The proteasome inhibitor bortezomib (BZM) is one of the most potent anti-cancer drugs in the therapy of multiple myeloma. In this study, an adhesive drug delivery system (DDS) for BZM was developed. Therefore, we extended the present DDS concept of polyelectrolyte complex (PEC) nanoparticle (NP) based on electrostatic interactions between charged drug and polyelectrolyte (PEL) to a DDS concept involving covalent bonding between PEL and uncharged drugs. For this purpose, 3,4-dihydroxyphenyl acetic acid (DOPAC) was polymerized via an oxidatively induced coupling reaction. This novel chemo-reactive polyanion PDOPAC is able to temporarily bind boronic acid groups of BZM via its catechol groups, through esterification. PDOPAC was admixed to poly(l-glutamic acid) (PLG) and poly(l-lysine) (PLL) forming a redispersible PEC NP system after centrifugation, which is advantageous for further colloid and BZM loading processing. It was found that the loading capacity (LC) strongly depends on the PDOPAC and catechol content in the PEC NP. Furthermore, the type of loading and the net charge of the PEC NP affect LC and the residual content (RC) after release. Release experiments of PDOPAC/PEC coatings were performed at medically relevant bone substitute materials (calcium phosphate cement and titanium niobium alloy) whereby the DDS worked independently of the surface properties. Additionally, in contrast to electrostatically based drug loading the release behavior of covalently bound, uncharged BZM is independent of the ionic strength (salt content) in the release medium.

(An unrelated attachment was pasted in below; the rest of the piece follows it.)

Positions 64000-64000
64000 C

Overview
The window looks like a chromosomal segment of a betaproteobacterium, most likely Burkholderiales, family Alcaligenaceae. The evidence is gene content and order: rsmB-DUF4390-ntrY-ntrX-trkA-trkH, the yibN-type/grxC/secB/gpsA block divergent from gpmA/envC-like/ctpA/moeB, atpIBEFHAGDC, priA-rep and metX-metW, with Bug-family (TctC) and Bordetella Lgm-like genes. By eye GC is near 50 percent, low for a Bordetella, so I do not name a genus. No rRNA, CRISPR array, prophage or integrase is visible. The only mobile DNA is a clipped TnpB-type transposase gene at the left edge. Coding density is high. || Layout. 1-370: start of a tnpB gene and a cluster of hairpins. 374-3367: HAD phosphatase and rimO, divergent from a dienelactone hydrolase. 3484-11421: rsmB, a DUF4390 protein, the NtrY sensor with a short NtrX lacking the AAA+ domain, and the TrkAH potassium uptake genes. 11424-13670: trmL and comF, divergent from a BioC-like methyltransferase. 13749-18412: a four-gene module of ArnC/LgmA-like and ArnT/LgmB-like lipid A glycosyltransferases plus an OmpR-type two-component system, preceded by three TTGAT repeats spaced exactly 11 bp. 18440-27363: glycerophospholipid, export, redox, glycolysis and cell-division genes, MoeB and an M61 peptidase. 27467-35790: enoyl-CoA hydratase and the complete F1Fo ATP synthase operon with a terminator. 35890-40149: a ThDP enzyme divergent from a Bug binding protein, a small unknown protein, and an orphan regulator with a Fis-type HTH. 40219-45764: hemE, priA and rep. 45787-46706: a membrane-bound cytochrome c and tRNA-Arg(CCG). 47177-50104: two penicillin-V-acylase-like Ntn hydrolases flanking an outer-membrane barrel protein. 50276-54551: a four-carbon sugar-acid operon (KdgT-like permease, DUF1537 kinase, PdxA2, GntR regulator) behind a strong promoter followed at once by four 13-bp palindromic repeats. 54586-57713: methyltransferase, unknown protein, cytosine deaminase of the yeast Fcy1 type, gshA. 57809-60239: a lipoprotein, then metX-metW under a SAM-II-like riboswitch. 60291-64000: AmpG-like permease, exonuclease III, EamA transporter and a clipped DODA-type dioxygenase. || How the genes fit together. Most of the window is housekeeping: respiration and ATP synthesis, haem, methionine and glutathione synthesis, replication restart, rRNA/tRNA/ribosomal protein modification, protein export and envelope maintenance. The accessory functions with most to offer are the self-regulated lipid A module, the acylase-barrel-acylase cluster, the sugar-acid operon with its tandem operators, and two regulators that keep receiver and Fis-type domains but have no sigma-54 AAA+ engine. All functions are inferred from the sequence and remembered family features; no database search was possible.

- multiple myeloma
- polyelectrolyte complex nanoparticle
- drug delivery
- controlled release